Monday, January 07, 2013

Mirrorless Self-Portrait, Sketch 1 final



Mirrorless Self-Portrait Series, sketch 1, final, 28.5cm x 42cm, 11 1/4" x 16 1/2", graphite, watercolour pencils, Cretacolor aquastics, copper leaf in a Moleskine A3 Sketchbook.

I wonder if hanging a monopod over the drawing lit with daylight bulbs in clamp lamps softened with white paper towels clipped on with clothes pegs (homemade lightboxes) produces a more true-to-life image?

That copper is quite dark, or quite glittery, depending on the angle of the light glancing on it.



Ok, so first, it was that my 'imagined' self-portrait wasn't realistic enough - I look younger, so I tried to correct it and simply made myself look sadder. Then it was that it was an attempt at an actual representation, so, therefore, too realistic. Sheez. Give me a break. I did this using my memory of myself, that's all. Then my daughter phones and says the eyes look so sad she can't bear it, that the sadness upsets her. So now we are in the emotive representation of the self, at last.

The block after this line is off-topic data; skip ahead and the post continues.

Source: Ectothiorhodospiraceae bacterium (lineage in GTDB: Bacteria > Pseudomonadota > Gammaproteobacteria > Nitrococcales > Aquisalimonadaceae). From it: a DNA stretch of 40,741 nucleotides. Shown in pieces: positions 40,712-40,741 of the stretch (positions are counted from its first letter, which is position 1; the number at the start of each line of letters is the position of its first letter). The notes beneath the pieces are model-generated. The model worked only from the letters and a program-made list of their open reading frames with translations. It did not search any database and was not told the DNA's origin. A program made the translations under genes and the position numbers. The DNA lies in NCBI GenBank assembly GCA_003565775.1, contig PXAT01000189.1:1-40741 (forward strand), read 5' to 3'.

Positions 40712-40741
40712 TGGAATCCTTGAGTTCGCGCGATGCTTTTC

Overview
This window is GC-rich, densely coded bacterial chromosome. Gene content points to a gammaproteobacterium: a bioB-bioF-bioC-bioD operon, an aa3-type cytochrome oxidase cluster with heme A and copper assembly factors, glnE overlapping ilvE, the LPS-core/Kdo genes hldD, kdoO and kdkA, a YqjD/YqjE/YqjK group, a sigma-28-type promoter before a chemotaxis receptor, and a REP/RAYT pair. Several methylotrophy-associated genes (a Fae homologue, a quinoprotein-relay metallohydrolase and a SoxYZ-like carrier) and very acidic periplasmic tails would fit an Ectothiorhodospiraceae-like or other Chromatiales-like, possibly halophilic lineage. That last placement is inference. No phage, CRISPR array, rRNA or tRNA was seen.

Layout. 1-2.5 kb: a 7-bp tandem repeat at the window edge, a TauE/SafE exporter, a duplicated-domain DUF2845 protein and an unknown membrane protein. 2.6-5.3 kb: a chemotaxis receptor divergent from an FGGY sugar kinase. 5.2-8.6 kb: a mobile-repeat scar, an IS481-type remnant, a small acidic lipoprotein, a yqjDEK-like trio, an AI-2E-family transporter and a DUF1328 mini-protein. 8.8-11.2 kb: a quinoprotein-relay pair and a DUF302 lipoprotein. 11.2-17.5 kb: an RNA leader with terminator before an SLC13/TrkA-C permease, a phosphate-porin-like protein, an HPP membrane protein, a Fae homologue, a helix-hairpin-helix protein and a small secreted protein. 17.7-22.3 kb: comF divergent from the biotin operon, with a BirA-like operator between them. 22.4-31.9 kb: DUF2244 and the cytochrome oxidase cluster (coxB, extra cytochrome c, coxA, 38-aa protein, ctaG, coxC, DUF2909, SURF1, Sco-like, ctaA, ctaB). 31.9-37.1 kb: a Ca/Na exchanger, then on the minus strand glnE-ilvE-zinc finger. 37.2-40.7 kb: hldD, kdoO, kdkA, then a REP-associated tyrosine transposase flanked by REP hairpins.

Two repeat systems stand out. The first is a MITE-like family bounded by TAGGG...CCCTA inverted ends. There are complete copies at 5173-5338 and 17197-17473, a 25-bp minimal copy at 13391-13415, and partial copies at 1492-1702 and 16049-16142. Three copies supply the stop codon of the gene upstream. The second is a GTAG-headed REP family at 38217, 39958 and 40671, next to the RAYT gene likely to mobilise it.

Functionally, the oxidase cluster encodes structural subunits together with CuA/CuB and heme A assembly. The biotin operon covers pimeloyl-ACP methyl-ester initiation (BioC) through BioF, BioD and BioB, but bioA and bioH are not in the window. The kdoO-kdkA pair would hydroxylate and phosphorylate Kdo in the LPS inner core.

Yes, this sadness, determination, stick-to-it-ness is what I see in the mirror when I look at myself without any of the patinas I present to others. Sorry. It's real. My mother died 4 1/2 months ago, my kids mostly moved out (my daughter not fully but she works part-time in another city now), and I was sick with chills and a raging fever when I drew it. So what if it's sad. That's how I was feeling. 

Whether it's an accurate self-portrait, vis-a-vis anatomy and so on, I don't know. No-one who knows me has commented on this aspect. It does resemble me, yes, my daughter said. It's recognizable. But so sad! The unbearable weight of sadness.

The sadness that overwhelms, or is the core of a life's expression. My Dad had it too, that sadness. When I see the eyes here, I see my Dad's eyes.

Yet we persist.

It's a sad world in many ways. What can you do.

Maybe the next Mirrorless Self-Portrait will reveal another side, who knows.

I continue with the exercise.